Finterview: Aaron Harris of Y Combinator
In the first of two interviews, Plaid CEO Zach Perret chats with Y Combinator partner Aaron Harris about the state of the financial technology industry, regulations, and partnerships
Aaron Harris, a partner at Y Combinator, has had a long history working within both finance and technology: He started his career on Wall Street, moved to a hedge fund, and then founded a startup called Tutorspree that built a market for tutoring. Now, through his work with fintech-focused startups in YC batches, he has a first-row seat to the challenges and opportunities associated with building in fintech.
Recently, the co-founder and CEO of Plaid, Zach Perret, sat down for a two-part interview with Aaron on the state of the industry. The following interview has been edited for clarity and brevity.
ZP: Lots of people talk about full-stack startups. It seems like building a full-stack financial services startup is impossible. You have to rely on too many third-parties, like banks. Given that fintech companies pretty much have to interact with banks, what are your favorite ways that you’ve seen them make it work?
AH: I’m not sure there are any really great interaction models in fintech.
ZP: Well, there are companies like Motif, which did a big distribution partnership with Chase. That seemed to work well, in that both Chase and Motif benefitted from it.
AH: I think you guys have done a really great job of this. You started out as a way for people to access their information in the banks. Maybe the banks weren’t sure that they wanted that functionality to exist at first, but over time you built a stronger and stronger, closer and closer relationship with the banks themselves to the point where you were serving the banks. But by serving the banks you’re actually serving consumers and businesses better that want to access bank information.
ZP: Those are kind words, but outside of Plaid, are there companies that you’ve seen interacting well with institutions?
AH: Stripe has interacted very, very well with its banks to do all the settlement and use bank lines. Seed, which is an early-stage company of ours that’s building a new business bank, is working with banks to make sure they have the full infrastructure necessary to actually be a bank and not just a simple interface.
We’ve seen quite a few companies interacting in a variety of ways. I think the thing that doesn’t work is needing to rely on banks just to get the business going.
ZP: You mean, banks as a source of revenue?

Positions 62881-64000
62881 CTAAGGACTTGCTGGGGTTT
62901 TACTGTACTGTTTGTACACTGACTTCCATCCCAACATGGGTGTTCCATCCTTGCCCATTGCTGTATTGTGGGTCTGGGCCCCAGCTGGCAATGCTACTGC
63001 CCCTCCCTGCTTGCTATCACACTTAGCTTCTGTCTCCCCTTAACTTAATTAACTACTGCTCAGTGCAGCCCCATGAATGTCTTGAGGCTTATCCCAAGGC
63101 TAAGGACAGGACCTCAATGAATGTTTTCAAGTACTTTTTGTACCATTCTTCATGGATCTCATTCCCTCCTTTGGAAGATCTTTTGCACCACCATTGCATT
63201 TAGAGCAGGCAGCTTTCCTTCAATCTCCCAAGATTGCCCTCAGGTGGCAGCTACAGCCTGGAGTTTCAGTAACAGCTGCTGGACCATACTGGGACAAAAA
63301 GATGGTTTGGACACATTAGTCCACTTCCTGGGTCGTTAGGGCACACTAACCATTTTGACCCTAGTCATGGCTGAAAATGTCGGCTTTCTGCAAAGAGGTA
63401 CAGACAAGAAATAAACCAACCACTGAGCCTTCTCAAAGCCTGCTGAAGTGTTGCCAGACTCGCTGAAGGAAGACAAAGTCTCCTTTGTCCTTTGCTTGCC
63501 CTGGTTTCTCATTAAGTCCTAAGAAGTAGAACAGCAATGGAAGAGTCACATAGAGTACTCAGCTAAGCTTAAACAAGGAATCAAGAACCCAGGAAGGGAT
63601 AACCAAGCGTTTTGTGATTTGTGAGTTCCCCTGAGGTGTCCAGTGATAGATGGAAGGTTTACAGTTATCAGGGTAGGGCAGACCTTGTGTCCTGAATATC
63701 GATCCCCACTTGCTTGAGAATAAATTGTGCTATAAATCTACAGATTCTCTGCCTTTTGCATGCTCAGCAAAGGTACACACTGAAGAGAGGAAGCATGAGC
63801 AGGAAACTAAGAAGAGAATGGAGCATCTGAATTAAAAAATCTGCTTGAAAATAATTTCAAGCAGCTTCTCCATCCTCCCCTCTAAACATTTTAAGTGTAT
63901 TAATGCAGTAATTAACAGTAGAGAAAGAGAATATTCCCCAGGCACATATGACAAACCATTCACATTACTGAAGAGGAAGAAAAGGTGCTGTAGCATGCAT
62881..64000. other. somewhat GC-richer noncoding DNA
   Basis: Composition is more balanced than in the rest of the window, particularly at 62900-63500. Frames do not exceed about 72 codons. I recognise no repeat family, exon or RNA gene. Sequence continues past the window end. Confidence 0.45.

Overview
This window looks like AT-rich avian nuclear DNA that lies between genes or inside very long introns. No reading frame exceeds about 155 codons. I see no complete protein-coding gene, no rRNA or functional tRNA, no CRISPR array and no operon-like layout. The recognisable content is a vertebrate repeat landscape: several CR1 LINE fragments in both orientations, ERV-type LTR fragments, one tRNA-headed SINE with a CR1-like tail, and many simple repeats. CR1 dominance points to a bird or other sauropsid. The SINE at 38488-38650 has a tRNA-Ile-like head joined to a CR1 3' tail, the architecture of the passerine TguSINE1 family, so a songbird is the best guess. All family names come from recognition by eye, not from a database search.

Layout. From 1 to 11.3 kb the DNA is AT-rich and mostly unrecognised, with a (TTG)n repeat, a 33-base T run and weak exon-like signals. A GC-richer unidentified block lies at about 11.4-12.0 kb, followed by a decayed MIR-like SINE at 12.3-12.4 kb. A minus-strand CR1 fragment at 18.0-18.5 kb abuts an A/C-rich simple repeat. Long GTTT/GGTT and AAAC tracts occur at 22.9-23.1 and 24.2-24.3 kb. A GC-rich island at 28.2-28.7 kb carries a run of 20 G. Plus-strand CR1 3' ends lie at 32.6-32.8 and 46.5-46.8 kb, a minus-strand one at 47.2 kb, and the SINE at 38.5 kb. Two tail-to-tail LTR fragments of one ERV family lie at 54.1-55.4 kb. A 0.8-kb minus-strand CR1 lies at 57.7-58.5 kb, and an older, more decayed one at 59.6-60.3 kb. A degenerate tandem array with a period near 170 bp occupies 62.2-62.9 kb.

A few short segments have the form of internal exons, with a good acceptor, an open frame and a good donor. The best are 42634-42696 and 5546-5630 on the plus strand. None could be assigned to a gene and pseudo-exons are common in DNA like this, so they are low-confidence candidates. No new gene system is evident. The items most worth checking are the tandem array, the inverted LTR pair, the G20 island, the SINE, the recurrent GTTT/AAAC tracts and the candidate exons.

AH: Yeah, either as a revenue source or as the gatekeeper to getting revenue. If you are just starting out as a startup and your argument is that you’ll start making money as soon as the bank gives you the OK, then I think you’re kind of dead in the water. You have to be able to build something that either interacts with customers or demonstrates your value before you have to deal with the big financial service companies. I think there are a bunch of different ways to do that.
You said it’s impossible to build a full-stack fintech company in the United States. I actually don’t think that’s true. We have a company in this batch that’s building a brand new financial exchange, a completely different way of thinking about the way that buyers and sellers are matched. And that is very, very, very full-stack. They need to get regulatory clearance from the government, and then they just need counterparties.
ZP: Is it institutional counterparties that they need?
AH: They need hedge funds and trading desks. They don’t need a deal with Bank of America. They’ll need prime brokerage, but those are things that are very commercial. Those are commercial licenses that are not easy to get, but once you demonstrate that you’re a quality player, you can get those things.
ZP: So, your advice is to build a company that might interact with banks, but does not require their cooperation for you to exist.
AH: Yeah, right. I think the challenge that a lot of people who are building fintech startups face is the belief that just because you are building a really cool and interesting startup that can change the world, a bank or large financial institution is going to want to work with you.
But you have to think about it from the other side. This has to be one of several things for the bank to want to do it. First of all, the bank isn’t going to do anything that could put it at risk, right? At least a not at catastrophic risk.
And they don’t necessarily care that you’re a young, cool startup that has buzz. That’s not the thing that’s driving them. What’s going to drive them is either that you can have a material impact on their bottom line, or you can solve an internally identified strategic issue that either impacts the bottom line, creates a new business unit, or secures them against risk.
So if you’re a security company working for financial services, you have to identify what security risk you’re really targeting and understand the problem pretty deeply.